Accommodations

20 Classroom Accommodations That Target Common ADHD Challenges

The best IEP is the one with accommodations designed for your child’s very specific symptoms. Here are some of our favorite solutions for addressing common ADHD challenges at school.

A bored and unmotivated ADHD child needs encouragement to succeed in school.
A bored and unmotivated ADHD child needs encouragement to succeed in school.

Students with ADHD often benefit from special ADHD accommodations established by teachers and parents who spend thoughtful time pinpointing problematic ADHD symptoms, and then devising classroom accommodations that help solve those problems.

Following is a list of common challenges faced by students with ADHD, and the accommodations that can help bring success at school.

Classroom Setup

If your child: Is easily distracted by classroom activity or by activity visible through door or windows
Try: Seating the student front and center, away from distractions

If your child: Acts out in class to gain negative attention
Try: Seating the student near a good role model

If your child: Is unaware of personal space; reaches across desks to talk to or touch other students
Try: Increasing distance between desks

Assignments

If your child: Is unable to complete work within given time
Try: Allowing extra time to complete assigned work


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If your child: Does well at the beginning of an assignment but quality of work decreases toward the end
Try: Breaking long assignments into smaller parts; shorten assignments or work periods

If your child: Has difficulty following instructions
Try: Pairing written instructions with oral instructions

Distractibility

If your child: Is unable to keep up during classroom discussions and/or note taking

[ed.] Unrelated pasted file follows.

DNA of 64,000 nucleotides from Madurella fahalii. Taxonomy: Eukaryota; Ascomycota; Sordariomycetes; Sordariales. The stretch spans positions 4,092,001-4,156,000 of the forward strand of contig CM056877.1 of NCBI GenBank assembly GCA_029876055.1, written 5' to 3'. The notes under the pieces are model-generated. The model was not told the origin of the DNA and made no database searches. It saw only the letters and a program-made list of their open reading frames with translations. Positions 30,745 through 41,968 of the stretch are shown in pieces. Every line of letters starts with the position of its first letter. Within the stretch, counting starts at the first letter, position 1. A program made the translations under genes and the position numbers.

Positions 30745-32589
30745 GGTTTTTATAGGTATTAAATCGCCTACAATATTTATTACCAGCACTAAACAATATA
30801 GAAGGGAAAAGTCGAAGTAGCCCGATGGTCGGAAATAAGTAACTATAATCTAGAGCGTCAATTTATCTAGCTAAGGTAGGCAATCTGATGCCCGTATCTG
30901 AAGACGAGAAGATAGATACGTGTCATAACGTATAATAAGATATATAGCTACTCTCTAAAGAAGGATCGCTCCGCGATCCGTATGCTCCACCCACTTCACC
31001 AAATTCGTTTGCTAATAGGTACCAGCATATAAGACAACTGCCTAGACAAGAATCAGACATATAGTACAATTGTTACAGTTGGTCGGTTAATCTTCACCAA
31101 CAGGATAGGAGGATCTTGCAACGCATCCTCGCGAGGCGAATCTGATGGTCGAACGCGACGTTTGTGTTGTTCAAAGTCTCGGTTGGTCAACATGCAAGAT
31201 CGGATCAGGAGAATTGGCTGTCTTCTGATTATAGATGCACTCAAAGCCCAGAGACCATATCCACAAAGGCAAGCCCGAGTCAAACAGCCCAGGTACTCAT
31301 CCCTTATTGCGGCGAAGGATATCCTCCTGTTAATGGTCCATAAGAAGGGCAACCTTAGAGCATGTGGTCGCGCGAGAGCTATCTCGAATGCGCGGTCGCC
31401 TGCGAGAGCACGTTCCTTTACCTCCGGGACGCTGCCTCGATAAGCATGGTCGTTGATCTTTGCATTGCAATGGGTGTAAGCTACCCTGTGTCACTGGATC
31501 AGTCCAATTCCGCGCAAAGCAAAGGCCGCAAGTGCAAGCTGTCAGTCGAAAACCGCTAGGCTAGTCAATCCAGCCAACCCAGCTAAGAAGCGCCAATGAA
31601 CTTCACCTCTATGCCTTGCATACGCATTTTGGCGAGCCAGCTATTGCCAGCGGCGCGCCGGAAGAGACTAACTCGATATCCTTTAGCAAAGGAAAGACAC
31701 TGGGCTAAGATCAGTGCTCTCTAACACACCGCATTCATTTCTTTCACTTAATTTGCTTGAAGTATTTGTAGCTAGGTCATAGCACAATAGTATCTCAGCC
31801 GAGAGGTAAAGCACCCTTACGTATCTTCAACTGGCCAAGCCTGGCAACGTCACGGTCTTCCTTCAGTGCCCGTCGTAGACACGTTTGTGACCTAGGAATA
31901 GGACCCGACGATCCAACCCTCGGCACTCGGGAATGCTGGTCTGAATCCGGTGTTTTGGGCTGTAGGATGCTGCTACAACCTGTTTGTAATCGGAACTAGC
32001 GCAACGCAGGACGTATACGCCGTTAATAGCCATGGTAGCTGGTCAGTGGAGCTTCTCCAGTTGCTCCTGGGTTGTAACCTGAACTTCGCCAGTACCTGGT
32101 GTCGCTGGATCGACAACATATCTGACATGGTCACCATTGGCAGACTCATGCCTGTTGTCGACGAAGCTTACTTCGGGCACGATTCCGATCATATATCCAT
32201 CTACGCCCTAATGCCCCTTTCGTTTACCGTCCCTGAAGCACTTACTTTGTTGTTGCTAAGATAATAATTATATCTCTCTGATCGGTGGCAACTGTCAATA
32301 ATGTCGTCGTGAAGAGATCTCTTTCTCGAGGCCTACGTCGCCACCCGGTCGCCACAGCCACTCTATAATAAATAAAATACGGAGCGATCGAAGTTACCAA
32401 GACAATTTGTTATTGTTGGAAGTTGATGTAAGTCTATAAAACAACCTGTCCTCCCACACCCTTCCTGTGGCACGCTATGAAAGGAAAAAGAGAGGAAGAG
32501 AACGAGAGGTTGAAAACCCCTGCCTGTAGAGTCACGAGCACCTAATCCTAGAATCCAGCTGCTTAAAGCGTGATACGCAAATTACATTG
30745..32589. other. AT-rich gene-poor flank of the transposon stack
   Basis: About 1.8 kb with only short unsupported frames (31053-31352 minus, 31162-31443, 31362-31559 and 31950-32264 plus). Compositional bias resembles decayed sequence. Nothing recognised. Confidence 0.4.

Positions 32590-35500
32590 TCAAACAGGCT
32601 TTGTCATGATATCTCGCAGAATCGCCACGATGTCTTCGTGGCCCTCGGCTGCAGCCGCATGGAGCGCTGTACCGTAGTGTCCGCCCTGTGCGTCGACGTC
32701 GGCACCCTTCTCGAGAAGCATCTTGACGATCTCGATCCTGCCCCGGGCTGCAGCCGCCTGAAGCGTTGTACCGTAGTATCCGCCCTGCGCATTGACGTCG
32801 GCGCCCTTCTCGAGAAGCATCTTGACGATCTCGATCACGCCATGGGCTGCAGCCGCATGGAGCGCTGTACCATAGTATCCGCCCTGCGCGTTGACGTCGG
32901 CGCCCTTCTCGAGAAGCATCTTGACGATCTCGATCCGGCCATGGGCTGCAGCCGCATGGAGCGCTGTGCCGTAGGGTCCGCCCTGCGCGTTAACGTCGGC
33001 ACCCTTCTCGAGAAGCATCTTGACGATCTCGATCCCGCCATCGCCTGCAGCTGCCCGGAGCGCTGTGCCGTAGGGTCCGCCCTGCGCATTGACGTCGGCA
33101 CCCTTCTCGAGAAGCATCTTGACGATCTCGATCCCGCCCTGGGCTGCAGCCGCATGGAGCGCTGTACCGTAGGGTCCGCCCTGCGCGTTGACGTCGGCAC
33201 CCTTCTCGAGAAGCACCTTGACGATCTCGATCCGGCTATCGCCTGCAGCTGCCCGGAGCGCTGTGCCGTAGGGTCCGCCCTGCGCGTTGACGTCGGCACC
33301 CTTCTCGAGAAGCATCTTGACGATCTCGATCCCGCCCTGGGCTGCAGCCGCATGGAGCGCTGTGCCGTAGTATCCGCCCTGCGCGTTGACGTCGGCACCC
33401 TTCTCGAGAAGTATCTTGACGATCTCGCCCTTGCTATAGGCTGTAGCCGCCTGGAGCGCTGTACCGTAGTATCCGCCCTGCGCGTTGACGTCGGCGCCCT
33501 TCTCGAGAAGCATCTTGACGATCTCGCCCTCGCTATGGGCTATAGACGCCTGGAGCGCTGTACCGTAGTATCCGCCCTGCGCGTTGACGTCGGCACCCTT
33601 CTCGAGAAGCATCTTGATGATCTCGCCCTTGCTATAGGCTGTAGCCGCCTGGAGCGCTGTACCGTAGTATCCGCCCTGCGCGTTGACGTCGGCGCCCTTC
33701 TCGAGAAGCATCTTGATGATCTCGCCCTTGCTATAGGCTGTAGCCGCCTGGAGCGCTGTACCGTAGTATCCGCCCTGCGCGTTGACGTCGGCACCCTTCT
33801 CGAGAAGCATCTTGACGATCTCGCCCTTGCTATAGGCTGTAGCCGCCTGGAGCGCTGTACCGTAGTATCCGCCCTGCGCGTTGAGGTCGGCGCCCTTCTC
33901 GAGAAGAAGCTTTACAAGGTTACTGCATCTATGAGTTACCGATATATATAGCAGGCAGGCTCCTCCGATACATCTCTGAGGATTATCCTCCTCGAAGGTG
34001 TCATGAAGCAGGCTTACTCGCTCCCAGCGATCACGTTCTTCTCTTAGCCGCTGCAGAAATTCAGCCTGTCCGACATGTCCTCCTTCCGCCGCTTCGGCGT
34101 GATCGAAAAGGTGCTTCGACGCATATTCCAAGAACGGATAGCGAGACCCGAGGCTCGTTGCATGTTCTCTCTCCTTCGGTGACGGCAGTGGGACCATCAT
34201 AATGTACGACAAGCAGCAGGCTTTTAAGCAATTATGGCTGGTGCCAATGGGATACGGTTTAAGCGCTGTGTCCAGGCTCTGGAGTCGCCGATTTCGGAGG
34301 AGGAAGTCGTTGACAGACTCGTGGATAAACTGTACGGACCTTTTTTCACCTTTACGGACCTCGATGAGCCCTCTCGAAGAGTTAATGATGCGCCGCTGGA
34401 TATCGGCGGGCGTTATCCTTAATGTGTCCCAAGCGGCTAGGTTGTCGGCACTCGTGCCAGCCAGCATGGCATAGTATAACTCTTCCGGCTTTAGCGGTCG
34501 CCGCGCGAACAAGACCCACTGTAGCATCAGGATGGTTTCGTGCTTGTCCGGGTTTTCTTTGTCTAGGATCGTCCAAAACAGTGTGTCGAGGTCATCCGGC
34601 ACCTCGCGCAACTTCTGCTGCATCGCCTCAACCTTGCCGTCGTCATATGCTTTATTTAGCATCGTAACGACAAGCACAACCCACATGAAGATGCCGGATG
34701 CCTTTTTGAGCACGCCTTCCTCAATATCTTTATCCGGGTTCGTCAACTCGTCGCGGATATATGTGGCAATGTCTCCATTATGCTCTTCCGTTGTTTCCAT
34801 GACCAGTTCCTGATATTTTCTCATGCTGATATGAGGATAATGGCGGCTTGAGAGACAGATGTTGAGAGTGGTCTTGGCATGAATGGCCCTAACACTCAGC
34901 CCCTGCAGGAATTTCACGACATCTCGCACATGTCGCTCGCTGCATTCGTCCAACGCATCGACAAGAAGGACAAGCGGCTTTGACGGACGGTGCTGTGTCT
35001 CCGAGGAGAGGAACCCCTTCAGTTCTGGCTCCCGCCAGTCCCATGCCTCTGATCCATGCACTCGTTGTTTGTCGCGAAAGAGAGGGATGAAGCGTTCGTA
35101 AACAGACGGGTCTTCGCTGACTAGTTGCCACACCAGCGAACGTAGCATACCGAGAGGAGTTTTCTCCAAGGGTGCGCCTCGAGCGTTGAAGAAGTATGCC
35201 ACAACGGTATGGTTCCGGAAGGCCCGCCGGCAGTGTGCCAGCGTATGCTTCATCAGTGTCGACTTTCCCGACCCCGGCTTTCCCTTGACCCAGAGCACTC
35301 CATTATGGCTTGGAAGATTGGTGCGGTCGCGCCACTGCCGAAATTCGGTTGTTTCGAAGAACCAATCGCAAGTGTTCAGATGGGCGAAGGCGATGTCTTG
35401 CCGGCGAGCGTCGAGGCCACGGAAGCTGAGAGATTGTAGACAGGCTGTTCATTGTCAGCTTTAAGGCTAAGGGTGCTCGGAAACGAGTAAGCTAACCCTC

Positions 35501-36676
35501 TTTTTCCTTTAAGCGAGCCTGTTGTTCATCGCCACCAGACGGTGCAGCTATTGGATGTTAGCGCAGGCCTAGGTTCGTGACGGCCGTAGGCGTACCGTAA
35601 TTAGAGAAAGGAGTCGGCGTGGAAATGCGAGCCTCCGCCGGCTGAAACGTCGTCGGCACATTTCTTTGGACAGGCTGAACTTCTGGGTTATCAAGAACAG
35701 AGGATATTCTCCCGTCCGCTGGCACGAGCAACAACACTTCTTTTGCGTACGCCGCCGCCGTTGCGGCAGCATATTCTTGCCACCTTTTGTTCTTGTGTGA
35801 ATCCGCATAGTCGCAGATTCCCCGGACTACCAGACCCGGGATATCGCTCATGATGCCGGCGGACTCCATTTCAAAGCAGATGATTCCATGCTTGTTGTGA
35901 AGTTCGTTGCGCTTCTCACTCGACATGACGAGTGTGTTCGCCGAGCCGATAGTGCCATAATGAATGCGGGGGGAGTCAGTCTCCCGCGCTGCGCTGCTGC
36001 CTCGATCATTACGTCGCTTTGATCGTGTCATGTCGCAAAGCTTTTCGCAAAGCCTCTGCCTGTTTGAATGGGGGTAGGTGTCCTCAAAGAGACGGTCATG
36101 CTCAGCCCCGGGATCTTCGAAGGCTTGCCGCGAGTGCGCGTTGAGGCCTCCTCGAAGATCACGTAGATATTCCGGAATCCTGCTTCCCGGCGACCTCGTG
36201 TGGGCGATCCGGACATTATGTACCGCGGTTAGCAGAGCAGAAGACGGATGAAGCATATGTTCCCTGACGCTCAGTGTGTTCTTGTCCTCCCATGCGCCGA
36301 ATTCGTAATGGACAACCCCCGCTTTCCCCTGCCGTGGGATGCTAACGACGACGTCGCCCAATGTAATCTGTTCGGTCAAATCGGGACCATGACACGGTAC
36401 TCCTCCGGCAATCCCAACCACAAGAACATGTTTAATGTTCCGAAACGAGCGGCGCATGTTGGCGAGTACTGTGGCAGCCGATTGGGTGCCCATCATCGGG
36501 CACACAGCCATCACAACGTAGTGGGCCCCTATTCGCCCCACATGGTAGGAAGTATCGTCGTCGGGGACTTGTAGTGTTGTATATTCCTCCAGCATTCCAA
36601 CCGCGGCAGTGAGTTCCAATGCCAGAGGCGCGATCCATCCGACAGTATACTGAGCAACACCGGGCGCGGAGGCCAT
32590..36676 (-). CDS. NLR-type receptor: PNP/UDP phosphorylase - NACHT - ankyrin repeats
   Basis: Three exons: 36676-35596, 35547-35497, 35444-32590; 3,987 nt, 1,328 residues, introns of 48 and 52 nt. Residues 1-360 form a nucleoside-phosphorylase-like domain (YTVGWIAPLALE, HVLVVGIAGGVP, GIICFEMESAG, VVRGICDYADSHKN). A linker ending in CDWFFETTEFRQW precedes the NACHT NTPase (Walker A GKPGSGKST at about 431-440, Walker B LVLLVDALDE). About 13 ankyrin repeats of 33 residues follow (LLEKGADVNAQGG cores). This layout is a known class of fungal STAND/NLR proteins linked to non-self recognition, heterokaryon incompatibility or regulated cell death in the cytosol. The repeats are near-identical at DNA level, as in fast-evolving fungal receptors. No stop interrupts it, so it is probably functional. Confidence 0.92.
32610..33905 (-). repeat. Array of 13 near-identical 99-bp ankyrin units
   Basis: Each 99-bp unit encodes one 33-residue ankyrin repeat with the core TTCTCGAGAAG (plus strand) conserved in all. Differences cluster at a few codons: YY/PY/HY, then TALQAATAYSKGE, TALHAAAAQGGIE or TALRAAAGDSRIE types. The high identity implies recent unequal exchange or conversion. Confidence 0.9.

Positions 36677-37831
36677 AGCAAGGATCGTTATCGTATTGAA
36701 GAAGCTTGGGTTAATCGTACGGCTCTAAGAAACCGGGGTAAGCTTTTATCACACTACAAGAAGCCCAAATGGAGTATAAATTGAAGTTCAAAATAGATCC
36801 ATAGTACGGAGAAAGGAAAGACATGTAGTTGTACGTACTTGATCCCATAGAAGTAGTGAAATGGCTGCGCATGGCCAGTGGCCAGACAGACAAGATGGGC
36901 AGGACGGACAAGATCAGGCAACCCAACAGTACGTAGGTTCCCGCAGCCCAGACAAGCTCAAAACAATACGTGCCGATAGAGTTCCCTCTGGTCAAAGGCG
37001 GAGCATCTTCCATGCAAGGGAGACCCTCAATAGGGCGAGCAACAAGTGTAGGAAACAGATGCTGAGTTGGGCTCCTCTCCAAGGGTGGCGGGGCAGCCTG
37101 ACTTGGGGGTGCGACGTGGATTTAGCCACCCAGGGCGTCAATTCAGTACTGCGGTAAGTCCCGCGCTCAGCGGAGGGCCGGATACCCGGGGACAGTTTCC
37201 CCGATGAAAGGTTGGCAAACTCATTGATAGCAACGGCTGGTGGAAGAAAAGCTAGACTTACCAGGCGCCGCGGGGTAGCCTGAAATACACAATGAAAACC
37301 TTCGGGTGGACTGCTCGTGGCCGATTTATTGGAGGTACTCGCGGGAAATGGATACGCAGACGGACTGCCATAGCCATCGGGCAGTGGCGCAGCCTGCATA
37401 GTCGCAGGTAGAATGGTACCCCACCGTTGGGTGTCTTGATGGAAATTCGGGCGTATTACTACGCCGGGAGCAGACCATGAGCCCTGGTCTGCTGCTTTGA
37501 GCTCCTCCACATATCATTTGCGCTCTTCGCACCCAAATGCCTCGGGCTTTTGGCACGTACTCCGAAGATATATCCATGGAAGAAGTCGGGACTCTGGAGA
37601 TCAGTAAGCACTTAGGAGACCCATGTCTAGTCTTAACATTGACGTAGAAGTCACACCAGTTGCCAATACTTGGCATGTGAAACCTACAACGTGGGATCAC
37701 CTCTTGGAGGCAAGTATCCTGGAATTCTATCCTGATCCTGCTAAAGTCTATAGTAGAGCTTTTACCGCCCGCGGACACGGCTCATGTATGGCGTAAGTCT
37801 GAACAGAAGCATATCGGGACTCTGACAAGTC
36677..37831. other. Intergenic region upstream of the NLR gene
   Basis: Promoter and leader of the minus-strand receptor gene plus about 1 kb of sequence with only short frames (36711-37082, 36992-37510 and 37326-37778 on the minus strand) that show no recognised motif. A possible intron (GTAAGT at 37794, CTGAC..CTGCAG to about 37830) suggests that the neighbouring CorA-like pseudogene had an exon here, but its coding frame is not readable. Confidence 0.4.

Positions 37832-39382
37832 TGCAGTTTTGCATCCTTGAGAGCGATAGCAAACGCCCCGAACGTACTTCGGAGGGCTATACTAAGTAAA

Try: Providing peer assistance in note taking and ask student questions to encourage participation in discussions

If your child: Complains that lessons are “boring”
Try: Seeking to involve student in lesson presentation

If your child: Is easily distracted
Try: Cuing your student to stay on task with a private signal

If your child: Turns in work with careless mistakes
Try: Scheduling five-minute period to check over work before turning in homework or tests

Behavior

If your child: Is constantly engaging in attention-getting behavior
Try: Ignoring minor inappropriate behavior

If your child: Fails to “see the point” of a lesson or activity
Try: Increasing immediacy of rewards and consequences

If your child: Blurts out answers or interrupts others
Try: Acknowledging correct answers only when hand is raised and student is called upon

If your child: Needs reinforcement
Try: Sending daily/weekly progress reports home

If your child: Needs long-term help with improving behavior
Try: Setting up behavior contract

Organization/Planning

If your child: Can’t keep track of papers
Try: Recommending binders with dividers and folders

If your child: Has trouble remembering homework assignments
Try: Providing student with assignment book; supervise writing down of assignments

If your child: Loses books
Try: Allowing the student to keep set of books at home

If your child: Is restlessness and needs to move around
Try: Allowing the student to run errands or to stand at times while working

If your child: Has difficulty focusing for long periods of time
Try: Providing short breaks between assignments

Moods/Socialization

If your child: Is unclear as to appropriate social behaviors
Try: Setting up social-behavior goals with student and implement a reward program

If your child: Does not work well with others
Try: Encouraging cooperative learning tasks

If your child: Is not respected by peers
Try: Assigning special responsibilities to the student in presence of peer group

If your child: Has low self-confidence
Try: Complimenting positive behavior and work; give student opportunity to act in leadership role

If your child: Appears lonely or withdrawn
Try: Encouraging social interactions with classmates; plan teacher-directed group activities

If your child: Is easily frustrated
Try: Acknowledging appropriate behavior and good work frequently

If your child: Is easily angered
Try: Encouraging the student to walk away from angering situations; spend time talking to student

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